The Living End: Checking Success of Workforce Control Techniques

Joe Wynne is a versatile Project Manager experienced in delivering medium-scope projects in large organizations that improve workforce performance and business processes. He has a proven track record of delivering effective, technology-savvy solutions in a variety of industries and a unique combination of strengths in both process management and workforce management.

Your project is over and perhaps it did not go as well as you had hoped. You used certain techniques to maintain control, but you are not sure they all worked. How do you know? And if you can improve your ability to maintain control, how do you know what to do in the next project? You get the answers you need by asking the right questions in your post-mortem.

In a previous article, workforce control techniques were described. It is important to closely analyze how workforce control techniques fared during the harsh glare of the project because the success of these techniques is influenced by different cultures and other organizational factors, not to mention they can be neglected by the project manager in the crush of daily priorities. The series of questions below will analyze the control techniques described in my article, but will also help you devise questions to assess other techniques you use.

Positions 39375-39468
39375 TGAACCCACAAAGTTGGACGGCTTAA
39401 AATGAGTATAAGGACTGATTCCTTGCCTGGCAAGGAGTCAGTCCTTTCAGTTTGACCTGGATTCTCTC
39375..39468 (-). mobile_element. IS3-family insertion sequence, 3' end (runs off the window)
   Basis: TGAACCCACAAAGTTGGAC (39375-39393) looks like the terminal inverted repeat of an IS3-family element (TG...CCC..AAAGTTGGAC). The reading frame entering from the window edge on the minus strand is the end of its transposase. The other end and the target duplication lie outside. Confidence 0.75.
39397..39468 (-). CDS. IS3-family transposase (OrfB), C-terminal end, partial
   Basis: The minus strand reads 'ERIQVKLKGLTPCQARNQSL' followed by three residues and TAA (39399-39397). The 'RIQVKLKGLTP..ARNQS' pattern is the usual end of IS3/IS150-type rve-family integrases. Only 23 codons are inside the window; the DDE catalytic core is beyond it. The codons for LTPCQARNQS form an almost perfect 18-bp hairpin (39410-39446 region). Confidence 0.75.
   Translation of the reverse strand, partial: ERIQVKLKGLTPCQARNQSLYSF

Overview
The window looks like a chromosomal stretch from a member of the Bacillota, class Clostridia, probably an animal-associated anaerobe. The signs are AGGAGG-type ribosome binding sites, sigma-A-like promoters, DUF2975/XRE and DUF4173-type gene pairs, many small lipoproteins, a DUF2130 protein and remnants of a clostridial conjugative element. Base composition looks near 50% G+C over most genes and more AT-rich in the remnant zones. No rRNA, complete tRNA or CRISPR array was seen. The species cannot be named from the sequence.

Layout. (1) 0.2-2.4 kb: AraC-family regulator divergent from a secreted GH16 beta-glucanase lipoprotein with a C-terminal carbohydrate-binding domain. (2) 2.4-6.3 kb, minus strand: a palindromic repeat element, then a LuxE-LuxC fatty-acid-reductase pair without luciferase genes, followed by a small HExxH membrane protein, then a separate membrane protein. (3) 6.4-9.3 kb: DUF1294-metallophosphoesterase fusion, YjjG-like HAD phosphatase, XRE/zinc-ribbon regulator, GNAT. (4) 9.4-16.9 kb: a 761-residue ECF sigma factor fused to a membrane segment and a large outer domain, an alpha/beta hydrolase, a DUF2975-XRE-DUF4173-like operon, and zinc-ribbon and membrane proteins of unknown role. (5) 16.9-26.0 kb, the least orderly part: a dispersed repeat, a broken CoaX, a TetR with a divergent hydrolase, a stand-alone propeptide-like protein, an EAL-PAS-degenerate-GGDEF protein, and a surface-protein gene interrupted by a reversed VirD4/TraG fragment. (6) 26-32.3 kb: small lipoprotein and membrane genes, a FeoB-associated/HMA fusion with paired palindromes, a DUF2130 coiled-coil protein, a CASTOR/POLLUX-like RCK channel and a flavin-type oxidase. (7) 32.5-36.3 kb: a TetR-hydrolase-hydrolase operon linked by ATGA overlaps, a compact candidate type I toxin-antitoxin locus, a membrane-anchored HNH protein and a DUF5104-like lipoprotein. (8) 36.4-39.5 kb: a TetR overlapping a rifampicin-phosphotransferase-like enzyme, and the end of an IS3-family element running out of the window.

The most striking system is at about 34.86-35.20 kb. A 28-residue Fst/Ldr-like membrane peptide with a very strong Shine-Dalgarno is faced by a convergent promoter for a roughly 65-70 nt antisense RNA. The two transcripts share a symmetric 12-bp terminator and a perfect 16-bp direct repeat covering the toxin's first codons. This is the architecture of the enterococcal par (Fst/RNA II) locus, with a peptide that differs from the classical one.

As you look through these questions, you will see that some will be controversial or provocative. You will have to determine how best to deal with people like the "Director of Not Wanting to Hear Anything Bad About the Way We Work" or the "Leader of I Know Who Screwed Up and It Wasn’t Anyone On My Team" or  the "Manager of Protecting my Career by Pointing out Everyone Else’s Problems".

Assess Monitoring of Project Clarity…

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"If you would be a real seeker after truth, it is necessary that at least once in your life you doubt, as far as possible, all things."

- Rene Descartes

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